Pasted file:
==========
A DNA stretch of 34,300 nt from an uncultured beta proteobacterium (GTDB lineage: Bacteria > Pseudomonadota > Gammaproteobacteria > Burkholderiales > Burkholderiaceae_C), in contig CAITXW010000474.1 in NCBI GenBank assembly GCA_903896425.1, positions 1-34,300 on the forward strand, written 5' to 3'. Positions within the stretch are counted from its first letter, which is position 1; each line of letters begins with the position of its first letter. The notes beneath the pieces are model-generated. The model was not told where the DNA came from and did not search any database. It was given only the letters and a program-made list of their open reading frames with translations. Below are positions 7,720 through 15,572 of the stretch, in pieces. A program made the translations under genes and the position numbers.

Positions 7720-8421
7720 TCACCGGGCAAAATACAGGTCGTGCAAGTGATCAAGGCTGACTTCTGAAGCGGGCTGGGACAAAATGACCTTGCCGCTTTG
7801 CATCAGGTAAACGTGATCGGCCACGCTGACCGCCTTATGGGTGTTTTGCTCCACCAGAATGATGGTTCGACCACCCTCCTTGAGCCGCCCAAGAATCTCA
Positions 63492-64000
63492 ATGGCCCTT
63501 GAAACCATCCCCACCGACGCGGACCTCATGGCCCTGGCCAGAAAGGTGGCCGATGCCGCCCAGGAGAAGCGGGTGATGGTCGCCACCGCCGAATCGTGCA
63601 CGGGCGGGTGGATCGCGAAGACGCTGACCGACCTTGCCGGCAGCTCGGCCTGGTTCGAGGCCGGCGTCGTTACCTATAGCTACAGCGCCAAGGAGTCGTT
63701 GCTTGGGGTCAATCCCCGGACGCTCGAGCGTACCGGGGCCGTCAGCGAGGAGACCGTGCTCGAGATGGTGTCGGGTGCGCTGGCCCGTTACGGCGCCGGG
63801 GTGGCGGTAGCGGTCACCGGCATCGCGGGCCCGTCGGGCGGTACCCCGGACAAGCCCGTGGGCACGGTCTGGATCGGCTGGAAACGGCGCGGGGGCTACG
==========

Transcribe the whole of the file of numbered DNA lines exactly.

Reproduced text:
A DNA stretch of 34,300 nt from an uncultured beta proteobacterium (GTDB lineage: Bacteria > Pseudomonadota > Gammaproteobacteria > Burkholderiales > Burkholderiaceae_C), in contig CAITXW010000474.1 in NCBI GenBank assembly GCA_903896425.1, positions 1-34,300 on the forward strand, written 5' to 3'. Positions within the stretch are counted from its first letter, which is position 1; each line of letters begins with the position of its first letter. The notes beneath the pieces are model-generated. The model was not told where the DNA came from and did not search any database. It was given only the letters and a program-made list of their open reading frames with translations. Below are positions 7,720 through 15,572 of the stretch, in pieces. A program made the translations under genes and the position numbers.

Positions 7720-8421
7720 TCACCGGGCAAAATACAGGTCGTGCAAGTGATCAAGGCTGACTTCTGAAGCGGGCTGGGACAAAATGACCTTGCCGCTTTG
7801 CATCAGGTAAACGTGATCGGCCACGCTGACCGCCTTATGGGTGTTTTGCTCCACCAGAATGATGGTTCGACCACCCTCCTTGAGCCGCCCAAGAATCTCA
Positions 63492-64000
63492 ATGGCCCTT
63501 GAAACCATCCCCACCGACGCGGACCTCATGGCCCTGGCCAGAAAGGTGGCCGATGCCGCCCAGGAGAAGCGGGTGATGGTCGCCACCGCCGAATCGTGCA
63601 CGGGCGGGTGGATCGCGAAGACGCTGACCGACCTTGCCGGCAGCTCGGCCTGGTTCGAGGCCGGCGTCGTTACCTATAGCTACAGCGCCAAGGAGTCGTT
63701 GCTTGGGGTCAATCCCCGGACGCTCGAGCGTACCGGGGCCGTCAGCGAGGAGACCGTGCTCGAGATGGTGTCGGGTGCGCTGGCCCGTTACGGCGCCGGG
63801 GTGGCGGTAGCGGTCACCGGCATCGCGGGCCCGTCGGGCGGTACCCCGGACAAGCCCGTGGGCACGGTCTGGATCGGCTGGAAACGGCGCGGGGGCTACG